which it could not have been then — that is, Christ feeds us with his flesh,
which has been sacrificed for us, and appointed as our food, and from this
we derive life.
5. But many of them. We have now the reason why the Apostle has
premised these things — that we might not claim for ourselves any dignity
or excellence above them, but might walk in humility and fear, for thus
only shall we secure, that we have not been favored in vain with the light
of truth, and with such an abundance of gracious benefits. “God,” says
he, “had chosen them all as his people, but many of them fell from grace.
Let us, therefore, take heed, lest the same thing should happen to us,
being admonished by so many examples, for God will not suffer that to go
unpunished in us, which he punished so severely in them.”
Here again it is objected: “If it is true, that hypocrites and wicked
persons in that age ate spiritual meat, do unbelievers in the present day
partake of the reality in the sacraments?” Some, afraid lest the unbelief
of men should seem to detract from the truth of God, teach that the reality
is received by the wicked along with the sign. This fear, however, is needless,
for the Lord offers, it is true, to the worthy and to the unworthy what
he represents, but all are not capable of receiving it. In the meantime,
the sacrament does not change its nature, nor does it lose anything of
its efficacy. Hence the manna, in relation to God, was spiritual meat even
to unbelievers, but because the mouth of unbelievers was but carnal, they
did not eat what was given them. The fuller discussion, however, of this
question I reserve for the 11th Chapter.
For they were overthrown. Proof is here furnished, by adducing
a token, that they did not please God — inasmuch as he exercised his wrath
upon them with severity, and took vengeance on their ingratitude. Some
understand this as referring to the whole of the people that died in the
desert, with the exception of only two — Caleb and Joshua. (Numbers 14:29.)
I understand him, however, as referring merely to those, whom he immediately
afterwards makes mention of in different classes.
1 Corinthians 10:6-12
6. Now these things were our examples, to the intent we should not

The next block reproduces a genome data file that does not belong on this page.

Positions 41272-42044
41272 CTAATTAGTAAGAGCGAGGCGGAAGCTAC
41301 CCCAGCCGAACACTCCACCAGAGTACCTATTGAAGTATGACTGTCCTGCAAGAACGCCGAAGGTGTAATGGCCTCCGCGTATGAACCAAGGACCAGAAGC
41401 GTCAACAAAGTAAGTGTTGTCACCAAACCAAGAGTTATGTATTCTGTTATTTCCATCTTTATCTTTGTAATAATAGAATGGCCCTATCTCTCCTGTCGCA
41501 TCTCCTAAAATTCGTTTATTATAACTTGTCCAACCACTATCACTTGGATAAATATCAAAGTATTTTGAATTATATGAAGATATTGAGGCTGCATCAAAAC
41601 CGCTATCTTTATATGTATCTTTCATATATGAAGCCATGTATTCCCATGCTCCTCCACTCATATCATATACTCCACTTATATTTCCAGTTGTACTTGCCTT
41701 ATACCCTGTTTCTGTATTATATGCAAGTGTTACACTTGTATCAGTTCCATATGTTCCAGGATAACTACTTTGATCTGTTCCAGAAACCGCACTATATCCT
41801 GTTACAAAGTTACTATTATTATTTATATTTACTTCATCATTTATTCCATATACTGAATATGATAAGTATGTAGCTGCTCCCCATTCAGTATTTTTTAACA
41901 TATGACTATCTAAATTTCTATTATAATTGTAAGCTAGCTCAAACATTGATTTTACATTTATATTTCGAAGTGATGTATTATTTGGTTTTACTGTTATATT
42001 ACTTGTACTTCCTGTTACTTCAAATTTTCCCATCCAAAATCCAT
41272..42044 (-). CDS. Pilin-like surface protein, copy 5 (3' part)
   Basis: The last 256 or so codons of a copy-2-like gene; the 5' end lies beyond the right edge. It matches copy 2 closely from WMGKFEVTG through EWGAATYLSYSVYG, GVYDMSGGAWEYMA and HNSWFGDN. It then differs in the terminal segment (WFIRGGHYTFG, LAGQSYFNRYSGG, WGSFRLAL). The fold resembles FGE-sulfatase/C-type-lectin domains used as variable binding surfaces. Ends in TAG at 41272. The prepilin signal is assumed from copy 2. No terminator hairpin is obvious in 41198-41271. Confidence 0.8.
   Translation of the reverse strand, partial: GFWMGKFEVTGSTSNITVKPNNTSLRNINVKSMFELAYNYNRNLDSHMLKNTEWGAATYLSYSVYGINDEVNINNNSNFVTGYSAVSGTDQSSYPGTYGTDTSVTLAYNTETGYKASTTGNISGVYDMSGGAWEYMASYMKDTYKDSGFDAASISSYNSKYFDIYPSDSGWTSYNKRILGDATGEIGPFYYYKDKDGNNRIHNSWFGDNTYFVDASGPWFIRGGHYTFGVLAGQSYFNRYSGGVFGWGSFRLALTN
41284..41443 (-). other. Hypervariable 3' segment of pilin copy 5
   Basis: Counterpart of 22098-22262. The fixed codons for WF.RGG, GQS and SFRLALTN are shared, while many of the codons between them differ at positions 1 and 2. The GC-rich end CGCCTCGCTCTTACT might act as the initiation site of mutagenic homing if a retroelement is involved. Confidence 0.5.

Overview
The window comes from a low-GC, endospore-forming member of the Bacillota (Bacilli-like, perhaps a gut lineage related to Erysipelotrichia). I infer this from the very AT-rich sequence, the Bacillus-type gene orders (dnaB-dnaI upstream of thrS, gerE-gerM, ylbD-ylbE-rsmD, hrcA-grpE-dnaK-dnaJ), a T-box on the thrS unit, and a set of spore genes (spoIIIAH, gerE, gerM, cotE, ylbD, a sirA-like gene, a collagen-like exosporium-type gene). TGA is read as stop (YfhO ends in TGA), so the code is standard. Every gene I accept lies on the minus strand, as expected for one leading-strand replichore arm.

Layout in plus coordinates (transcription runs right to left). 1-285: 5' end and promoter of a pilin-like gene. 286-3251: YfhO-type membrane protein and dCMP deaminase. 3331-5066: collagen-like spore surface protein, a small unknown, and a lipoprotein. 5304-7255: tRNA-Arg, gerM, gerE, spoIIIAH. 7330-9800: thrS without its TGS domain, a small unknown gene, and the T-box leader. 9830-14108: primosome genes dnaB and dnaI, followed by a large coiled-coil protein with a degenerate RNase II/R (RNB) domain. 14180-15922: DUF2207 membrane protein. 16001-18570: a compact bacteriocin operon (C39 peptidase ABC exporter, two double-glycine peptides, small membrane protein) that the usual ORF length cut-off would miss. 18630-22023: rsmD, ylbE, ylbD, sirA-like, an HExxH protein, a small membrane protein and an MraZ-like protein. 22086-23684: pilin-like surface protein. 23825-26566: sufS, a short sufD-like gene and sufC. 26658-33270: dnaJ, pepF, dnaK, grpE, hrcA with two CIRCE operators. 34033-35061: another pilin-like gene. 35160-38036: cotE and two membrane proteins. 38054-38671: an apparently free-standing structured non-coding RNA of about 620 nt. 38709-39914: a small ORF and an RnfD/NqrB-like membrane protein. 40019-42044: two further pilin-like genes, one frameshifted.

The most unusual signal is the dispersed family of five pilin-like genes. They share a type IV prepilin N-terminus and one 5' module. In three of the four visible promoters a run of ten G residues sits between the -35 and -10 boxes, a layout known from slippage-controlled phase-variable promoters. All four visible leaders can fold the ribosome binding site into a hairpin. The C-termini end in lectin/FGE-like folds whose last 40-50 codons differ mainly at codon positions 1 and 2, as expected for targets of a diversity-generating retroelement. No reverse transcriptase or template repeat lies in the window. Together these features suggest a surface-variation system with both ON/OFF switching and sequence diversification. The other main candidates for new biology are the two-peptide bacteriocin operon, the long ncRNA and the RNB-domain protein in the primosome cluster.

lust after evil things, as they also lusted.
6. Haec autem typi nobis fuerunt, ne simus concupiscentes malorum,
sicut illi concupiverunt.
7. Neither be ye idolaters, as were some of them; as it is written,
The people sat down to eat and drink, and rose up to play.
7. Neque idololatrae sitis, quemadmodum quidam eorum: sicut scriptum
est. (Exodus 32:6.) Sedit populus ad edendum et bibendum, et surrexerunt
8. Neither let us commit fornication, as some of them committed,
and fell in one day three and twenty thousand.
8. Neque scortemur, quemadmodum et quidam eorum scortati sunt, et
ceciderunt uno die viginti tria millia.
9. Neither let us tempt Christ, as some of them also tempted, and
were destroyed of serpents.
9. Neque tentemus Christum, quemadmodum et quidam eorum tentarunt,
et exstincti sunt a serpentibus.
10. Neither murmur ye, as some of them also murmured, and were destroyed
of the destroyer.
10. Neque murmuretis, quemadmodum et quidam eorum murmurarant, et
perditi ruerunt a vastatore.
11. Now all these things happened unto them for examples: and they
are written for our admonition, upon whom the ends of the world are come.
11. Haec autem omnia typi contigerunt illis: scripta autem sunt
ad nostri admonitionem, in quos fines saeculorum inciderunt.
12. Wherefore let him that thinketh he standeth take heed lest he
12. Proinde qui se putat stare, videat ne cadat.
6. Now these things were types to us. He warns us in still more
explicit terms, that we have to do with the punishment that was inflicted
upon them, so that they are a lesson to us, that we may not provoke the
anger of God as they did. “God,” says he, “in punishing them has set before
us, as in a picture, his severity, that, instructed by their example, we
may learn to fear.” Of the term type I shall speak presently. Only for
the present I should wish my readers to know, that it is not without consideration
that I have given a different rendering from that of the old translation,